We’ve recently built a new home, and our entire front “lawn” is sloped at approximately 15-20 degrees, and measures approximately 50 ft. by 200 ft. It receives plenty of sunlight, was sodded with fescue in June, and is healthy. But the slope is creating a major problem for mowing. I am seriously considering converting from my manicured lawn to a maintenance-free stand of native Kentucky grasses, or some kind of low groundcover. Because of the area, it seems that any selections should be quick “spreaders.” Or is my entire idea even feasible?
The Gardener’s Answer
Planting on a slope has its challenges, but so does mowing one! Switching out fescue for ornamental grasses is certainly an option, but with the space you are dealing with you might consider combining plants with spreading/clumping growth habits. This will add texture, layers, and color throughout the year.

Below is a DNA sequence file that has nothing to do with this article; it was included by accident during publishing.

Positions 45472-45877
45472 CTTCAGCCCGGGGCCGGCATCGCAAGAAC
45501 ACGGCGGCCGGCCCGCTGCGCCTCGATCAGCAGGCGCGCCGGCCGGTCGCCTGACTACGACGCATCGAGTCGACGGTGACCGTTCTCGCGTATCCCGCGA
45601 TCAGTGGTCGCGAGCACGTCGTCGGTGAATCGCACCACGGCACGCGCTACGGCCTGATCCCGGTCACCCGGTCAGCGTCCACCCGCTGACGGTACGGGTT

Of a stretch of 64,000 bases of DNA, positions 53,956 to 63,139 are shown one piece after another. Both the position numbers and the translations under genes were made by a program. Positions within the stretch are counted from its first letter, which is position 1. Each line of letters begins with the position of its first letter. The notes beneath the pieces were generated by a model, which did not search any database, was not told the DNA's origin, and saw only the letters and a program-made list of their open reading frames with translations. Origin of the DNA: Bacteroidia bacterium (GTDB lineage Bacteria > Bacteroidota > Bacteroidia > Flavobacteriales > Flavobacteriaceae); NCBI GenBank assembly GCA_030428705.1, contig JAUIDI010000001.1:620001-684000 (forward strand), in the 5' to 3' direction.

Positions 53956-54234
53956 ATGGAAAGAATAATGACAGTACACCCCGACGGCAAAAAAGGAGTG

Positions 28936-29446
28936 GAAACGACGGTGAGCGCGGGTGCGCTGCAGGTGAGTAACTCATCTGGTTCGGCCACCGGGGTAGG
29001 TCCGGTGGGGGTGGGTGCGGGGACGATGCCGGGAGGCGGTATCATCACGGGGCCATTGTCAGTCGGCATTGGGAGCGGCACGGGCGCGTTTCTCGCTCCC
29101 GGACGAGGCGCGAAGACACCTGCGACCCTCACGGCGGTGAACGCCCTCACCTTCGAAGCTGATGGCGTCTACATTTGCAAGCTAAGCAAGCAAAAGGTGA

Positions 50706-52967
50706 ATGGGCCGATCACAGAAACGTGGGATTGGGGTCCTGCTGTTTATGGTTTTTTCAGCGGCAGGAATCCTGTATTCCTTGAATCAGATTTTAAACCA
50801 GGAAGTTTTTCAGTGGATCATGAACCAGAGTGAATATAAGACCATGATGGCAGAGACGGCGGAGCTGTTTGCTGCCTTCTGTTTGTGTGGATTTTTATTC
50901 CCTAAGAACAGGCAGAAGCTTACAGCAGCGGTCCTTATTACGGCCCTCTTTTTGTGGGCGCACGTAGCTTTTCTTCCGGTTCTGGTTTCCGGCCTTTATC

A landscaping plan that incorporates different plants can create a no-mow front yard. Of course, there is always maintenance, but not with a mower. It is a great opportunity to create a beautiful front garden to showcase your new home. You can always have a plan drawn for you by a local landscape designer. They can also help in terms of labor and maintenance if needed.
The Extension Service in Warren County is a great place for resources. The horticulture agent will be able to help you get your soil tested and hopefully give suggestions for local designers. Take a look at this publication provided by our Cooperative Extension Service that discusses planting on a slope and also has a list of recommended plants for sloped sites.